So where are our blind spots today? What is that ‘sin of omission’ for our generation- the one that our grandchildren will judge us severely for?
Where are the holes in our 21st century gospel?
Will it be that we built bigger and bigger church sanctuaries to meet our consumptive needs while our brothers and sisters in Christ in the global south lived and died in demeaning poverty ravaged by hunger, thirst, disease and genocide?
Will we fail to understand that our indifference to their suffering is the moral equivalent of our ancestors turning a blind eye to slavery and racism?
Or will our great sin of omission be that we could not muster the political and economic courage to protect our planet from climate change, pollution and massive consumption of the natural abundance that God has provided us?
Perhaps it will it be that we mourned the loss of our 401ks while 13 million of our neighbor’s children right here in America lived beneath the poverty line and homelessness grew unabated in our cities.
Or maybe it will it be that while we invested all of our great passion and energy to stop gay marriage – we turned a deaf ear to the cries of the 26,000 children under five who die every day of preventable causes?
Did you know that the sin of Sodom that most angered God was not their sexual immorality? Listen to the prophet Ezekiel: “Now this was the sin of your sister Sodom: She and her daughters were arrogant, overfed and unconcerned; they did not help the poor and needy” (Ezek. 16:49).
Do these words describe us? Arrogant, overfed, unconcerned – not helping the poor and needy?
But, you may protest saying – look at all we are doing. Without the good work of our churches here and abroad just think how much worse our world would be?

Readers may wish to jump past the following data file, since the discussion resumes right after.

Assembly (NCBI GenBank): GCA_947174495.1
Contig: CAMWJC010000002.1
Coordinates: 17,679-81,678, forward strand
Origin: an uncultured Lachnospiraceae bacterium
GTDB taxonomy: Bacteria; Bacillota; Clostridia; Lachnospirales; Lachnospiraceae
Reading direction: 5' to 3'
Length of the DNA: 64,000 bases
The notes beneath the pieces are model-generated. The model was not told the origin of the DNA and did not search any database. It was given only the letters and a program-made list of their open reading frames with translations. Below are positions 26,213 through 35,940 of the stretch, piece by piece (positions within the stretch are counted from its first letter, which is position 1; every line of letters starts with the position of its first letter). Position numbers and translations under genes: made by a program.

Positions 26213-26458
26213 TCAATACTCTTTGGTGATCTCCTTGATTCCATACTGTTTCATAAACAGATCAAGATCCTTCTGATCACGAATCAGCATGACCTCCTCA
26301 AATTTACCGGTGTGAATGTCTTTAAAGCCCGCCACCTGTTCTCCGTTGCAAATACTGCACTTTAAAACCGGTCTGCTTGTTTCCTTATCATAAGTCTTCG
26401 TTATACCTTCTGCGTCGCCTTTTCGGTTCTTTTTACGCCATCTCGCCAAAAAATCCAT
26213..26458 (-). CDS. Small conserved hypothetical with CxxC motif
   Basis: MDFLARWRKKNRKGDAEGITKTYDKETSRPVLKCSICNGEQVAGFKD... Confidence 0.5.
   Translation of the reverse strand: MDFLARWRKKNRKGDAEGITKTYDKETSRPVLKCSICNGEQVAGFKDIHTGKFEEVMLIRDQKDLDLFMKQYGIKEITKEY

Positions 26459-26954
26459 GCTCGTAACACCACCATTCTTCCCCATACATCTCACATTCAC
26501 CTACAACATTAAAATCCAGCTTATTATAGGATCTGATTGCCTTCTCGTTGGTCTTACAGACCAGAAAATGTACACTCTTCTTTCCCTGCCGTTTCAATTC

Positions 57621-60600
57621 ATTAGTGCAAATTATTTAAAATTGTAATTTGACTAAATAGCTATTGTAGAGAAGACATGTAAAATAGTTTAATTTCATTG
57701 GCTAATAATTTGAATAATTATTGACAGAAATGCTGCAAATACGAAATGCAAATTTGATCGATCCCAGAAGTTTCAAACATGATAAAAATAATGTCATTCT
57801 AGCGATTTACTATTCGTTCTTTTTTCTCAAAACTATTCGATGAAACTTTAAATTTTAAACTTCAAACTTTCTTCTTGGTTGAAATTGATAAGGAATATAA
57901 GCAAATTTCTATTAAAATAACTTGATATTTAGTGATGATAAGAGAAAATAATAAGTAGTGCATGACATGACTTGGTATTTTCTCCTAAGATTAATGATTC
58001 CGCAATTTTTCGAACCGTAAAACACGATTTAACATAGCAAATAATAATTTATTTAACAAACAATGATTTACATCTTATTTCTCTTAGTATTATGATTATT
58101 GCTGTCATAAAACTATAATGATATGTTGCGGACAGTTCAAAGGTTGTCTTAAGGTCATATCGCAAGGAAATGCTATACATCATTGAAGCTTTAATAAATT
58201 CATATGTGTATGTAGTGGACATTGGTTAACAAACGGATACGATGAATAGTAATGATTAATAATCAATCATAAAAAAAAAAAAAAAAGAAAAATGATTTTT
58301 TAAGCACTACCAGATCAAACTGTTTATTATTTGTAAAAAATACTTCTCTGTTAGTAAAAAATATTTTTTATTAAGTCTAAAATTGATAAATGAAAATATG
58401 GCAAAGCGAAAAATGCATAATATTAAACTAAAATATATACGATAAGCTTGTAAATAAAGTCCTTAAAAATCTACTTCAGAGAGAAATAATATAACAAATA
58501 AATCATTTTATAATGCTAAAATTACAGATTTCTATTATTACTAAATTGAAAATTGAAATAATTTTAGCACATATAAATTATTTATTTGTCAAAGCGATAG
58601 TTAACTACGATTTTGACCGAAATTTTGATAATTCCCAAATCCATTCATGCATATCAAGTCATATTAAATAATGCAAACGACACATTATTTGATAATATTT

I don’t deny that Americans Christians and churches are doing good. The question is whether our definition of good is good enough. Is God pleased by what he sees?
Consider this – the average American churchgoer last year gave just 2.5% of their income to Christian churches and ministries – 2.5% of our income in the wealthiest nation of Christians in 2000 years – 75% less than the biblical tithe.
And what did our churches do with that 2.5%? Well, 98% of it was spent right here within our churches and our communities. In a world wracked by poverty, disease and human misery- in a world in which much of the Church of Jesus Christ is suffering in grinding poverty – just 2% of our church budgets were invested in all International missions programs of any kind whether compassionate or evangelistic. 98% for us – 2% for the rest of the world.
In other words, the commitment of America’s Christians to the 2.5 billion people who live on less than $2 a day was just 2% of 2% of our income – it works out to just about 6 cents per Christian per day – –
That’s how much we throw into the tin cup of the world’s 2.5 billion poor.
“I was hungry, while you had all you needed; I was thirsty but you drank bottled water; I was a stranger, and you wanted me deported; I needed clothes, but you needed more clothes; I was sick, but you pointed out the behaviors that led to my sickness; I was in prison, and you said I was getting what I deserved.”
This is the version of Matthew 25 that many Americans have embraced.